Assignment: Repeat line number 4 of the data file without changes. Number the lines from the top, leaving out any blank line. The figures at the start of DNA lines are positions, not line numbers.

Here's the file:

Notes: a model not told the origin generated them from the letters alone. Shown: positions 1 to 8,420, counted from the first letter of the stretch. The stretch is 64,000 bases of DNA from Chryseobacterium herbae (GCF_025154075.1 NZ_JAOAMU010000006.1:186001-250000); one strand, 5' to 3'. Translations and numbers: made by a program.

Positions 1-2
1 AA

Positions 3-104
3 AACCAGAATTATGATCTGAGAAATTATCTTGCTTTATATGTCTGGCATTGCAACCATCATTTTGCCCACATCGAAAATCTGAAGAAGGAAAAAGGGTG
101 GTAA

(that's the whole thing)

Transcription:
Positions 3-104